Who and What are the "Koch Brothers" 

Koch Industries

Charles and David Koch (“the Koch brothers”) own Koch Industries, the second largest private corporation in the United States, with revenues at $100 billion (estimated by Forbes). Koch Industries is a highly diversified corporation, with extensive interests in industry including: fossil fuels, petrochemicals, natural gas, cattle, forestry, hedge funds, commodity and derivatives trading. These activities are highly profitable, but because they bring about considerable harms to people or the environment, they are highly regulated. 

Koch's business interests have driven them to oppose regulations that protect public interest.

Long Standing pattern of Corporate corruption

Not only have Koch’s corporate activities frequently violated regulations, but they have repeatedly shown a criminal inclination.

A 1989 U.S. Senate investigation found Koch Oil to be “a widespread and sophisticated scheme to steal crude oil from Indians and others through fraudulent mis-measuring and reporting,” ultimately resulting in the theft of at least $31 million dollars worth of oil from Native American lands. The engineers instructed to carry out the corrupt method of over-extraction called it the “Koch method.”

In 1999, Koch was convicted of not just negligence, but malice in the death of two Texas teenagers a faulty gas pipeline explosion. In 2000, the Environmental Protection Agency found thatKoch Petroleum systematically covered up the dumping of high ammonia wastewater and jet fuel in Minnesota. In 2001, the Department of Justice found that Koch elaborately and purposefully concealed the illegally dumping of at least 91 tons of benzene into Texas waterways.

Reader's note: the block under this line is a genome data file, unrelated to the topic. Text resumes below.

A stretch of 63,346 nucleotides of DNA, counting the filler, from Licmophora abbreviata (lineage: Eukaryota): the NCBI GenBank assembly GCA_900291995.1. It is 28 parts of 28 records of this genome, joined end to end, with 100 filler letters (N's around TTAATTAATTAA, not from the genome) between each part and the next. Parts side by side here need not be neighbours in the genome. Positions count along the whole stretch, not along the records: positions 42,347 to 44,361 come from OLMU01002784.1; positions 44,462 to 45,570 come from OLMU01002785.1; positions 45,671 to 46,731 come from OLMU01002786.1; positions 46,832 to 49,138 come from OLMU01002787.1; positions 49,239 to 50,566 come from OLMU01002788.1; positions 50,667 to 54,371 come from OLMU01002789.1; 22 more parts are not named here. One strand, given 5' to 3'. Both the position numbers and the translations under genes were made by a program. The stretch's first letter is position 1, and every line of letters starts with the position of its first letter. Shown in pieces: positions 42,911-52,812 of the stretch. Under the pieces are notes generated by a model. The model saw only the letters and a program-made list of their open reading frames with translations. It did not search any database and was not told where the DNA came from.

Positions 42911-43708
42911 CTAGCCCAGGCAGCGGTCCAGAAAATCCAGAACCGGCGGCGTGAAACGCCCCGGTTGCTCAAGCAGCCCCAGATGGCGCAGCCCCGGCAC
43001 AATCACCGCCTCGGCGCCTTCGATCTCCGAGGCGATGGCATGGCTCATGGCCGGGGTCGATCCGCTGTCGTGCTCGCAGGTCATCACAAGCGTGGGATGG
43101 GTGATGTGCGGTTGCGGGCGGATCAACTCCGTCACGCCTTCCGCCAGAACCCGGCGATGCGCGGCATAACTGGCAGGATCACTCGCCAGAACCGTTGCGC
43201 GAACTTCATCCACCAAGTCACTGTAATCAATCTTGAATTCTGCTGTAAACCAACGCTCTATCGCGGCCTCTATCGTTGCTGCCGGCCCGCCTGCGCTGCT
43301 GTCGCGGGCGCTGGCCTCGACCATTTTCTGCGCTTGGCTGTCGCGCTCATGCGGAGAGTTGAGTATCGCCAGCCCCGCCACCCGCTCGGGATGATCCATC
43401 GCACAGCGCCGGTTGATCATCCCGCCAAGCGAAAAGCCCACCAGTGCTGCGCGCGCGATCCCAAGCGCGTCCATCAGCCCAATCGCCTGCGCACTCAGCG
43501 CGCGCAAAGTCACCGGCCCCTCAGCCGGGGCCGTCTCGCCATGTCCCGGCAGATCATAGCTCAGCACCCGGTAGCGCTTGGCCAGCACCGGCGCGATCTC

In late 2016, despite being the largest owner of the Colonial Pipeline, Koch Industries will avoid any liability for the historic gas spill in Shelby County, which resulted in hundreds of thousands of gallons of gas spilled, and several deadly explosions - claiming one life so far.

This lack of corporate accountability is a textbook example the “economic freedom” and corporate “well-being” promoted by Koch’s network of college professors, think-tanks, political groups, and politicians.


Why Comply when you can deregulate?

Regulations pose a direct threat to the profitability of Koch’s activities, and so the family has waged an elaborate political struggle against government oversight for decades.

They have facilitated a network of political and corporate donors who have spent hundreds of millions of dollars on universities, think-tanks, and political groups for the "implementation of policy change" that aligns regulations and taxes with the profit motives wealthy white-collar criminals. 

Charles Koch told USA Today that Freedom Partners intended to spend $899 million on the 2016 election. Their political largesse, in true Koch styling, has also proven criminal. 

In 2016, the Federal Election Commission announced record fines for several Koch affiliated “dark money groups . . . for concealing the sources of funds spent on political ads in 2010.”